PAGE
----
Using epigenetic outliers to diagnose cancer

This 2016 Chinese/UK human cancer cell study tested five algorithms and found:

“Most of the novel proposed algorithms lack the sensitivity to detect epigenetic field defects at genome-wide significance. In contrast, algorithms which recognise heterogeneous outlier DNA methylation patterns are able to identify many sites in pre-neoplastic lesions, which display progression in invasive cancer.

Many DNA methylation outliers are not technical artefacts, but define epigenetic field defects which are selected for during cancer progression.”

The usual method of epigenetic studies involves:

“Identify genomic sites where the mean level of DNAm [DNA methylation] differs as much as possible between the two phenotypes. As we have seen however, such an approach is seriously underpowered in cancer studies where tissue availability is a major obstacle.

In addition to allelic frequency, we also need to take the magnitude of the alteration into consideration. As shown here, infrequent but bigger changes in DNAm (thus defining outliers) are more likely to define cancer field defects, than more frequent yet smaller DNAm changes.”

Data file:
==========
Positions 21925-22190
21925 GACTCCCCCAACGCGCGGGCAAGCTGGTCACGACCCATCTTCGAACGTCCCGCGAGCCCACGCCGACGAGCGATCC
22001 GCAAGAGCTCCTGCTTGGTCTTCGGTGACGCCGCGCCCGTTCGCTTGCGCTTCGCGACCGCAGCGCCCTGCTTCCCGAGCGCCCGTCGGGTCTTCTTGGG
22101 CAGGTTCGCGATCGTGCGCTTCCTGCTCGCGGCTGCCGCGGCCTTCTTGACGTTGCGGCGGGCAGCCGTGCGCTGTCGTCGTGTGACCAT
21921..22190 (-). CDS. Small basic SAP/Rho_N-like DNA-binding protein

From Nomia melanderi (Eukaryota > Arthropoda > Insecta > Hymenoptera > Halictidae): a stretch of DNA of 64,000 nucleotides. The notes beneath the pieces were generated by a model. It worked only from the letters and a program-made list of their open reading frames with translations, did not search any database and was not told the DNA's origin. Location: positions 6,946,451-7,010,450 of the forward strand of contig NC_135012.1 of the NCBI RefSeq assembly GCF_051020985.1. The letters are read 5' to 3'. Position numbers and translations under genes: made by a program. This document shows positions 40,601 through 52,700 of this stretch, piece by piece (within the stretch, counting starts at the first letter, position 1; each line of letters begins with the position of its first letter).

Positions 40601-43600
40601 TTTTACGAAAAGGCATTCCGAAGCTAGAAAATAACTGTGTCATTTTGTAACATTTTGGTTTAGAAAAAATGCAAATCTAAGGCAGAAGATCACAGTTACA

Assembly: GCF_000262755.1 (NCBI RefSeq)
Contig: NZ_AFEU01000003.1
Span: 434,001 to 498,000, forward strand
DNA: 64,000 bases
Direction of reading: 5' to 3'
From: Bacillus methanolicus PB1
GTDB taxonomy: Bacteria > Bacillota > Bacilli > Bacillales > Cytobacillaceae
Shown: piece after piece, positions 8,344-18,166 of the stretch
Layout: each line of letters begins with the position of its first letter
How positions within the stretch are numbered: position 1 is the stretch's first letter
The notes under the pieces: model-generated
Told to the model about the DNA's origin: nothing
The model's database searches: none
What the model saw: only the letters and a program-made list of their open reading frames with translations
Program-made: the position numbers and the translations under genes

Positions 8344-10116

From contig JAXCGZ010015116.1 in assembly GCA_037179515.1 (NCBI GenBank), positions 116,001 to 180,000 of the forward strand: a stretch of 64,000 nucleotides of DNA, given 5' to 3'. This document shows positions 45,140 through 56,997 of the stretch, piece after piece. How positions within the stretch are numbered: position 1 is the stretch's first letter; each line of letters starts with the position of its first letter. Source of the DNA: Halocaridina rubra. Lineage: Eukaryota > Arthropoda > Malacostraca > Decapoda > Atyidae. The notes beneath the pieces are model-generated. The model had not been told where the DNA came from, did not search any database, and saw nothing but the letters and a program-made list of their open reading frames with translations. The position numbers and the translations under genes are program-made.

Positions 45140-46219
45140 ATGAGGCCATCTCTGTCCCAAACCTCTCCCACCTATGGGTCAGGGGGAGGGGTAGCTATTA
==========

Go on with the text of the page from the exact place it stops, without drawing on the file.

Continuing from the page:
A similar point was made in Genetic statistics don’t necessarily predict the effects of an individual’s genes:

“Epigenomic analyses are limited by averaging of population-wide dynamics and do not inform behavior of single cells.”

One of the five tested algorithms was made freely available by the researchers. The limitations on its use were discussed, and included:

“Studies conducted in a surrogate tissue such as blood are scenarios where DNAm outliers are probably not of direct biological relevance to cancer development.” “Stochastic epigenetic outliers can define field defects in cancer”


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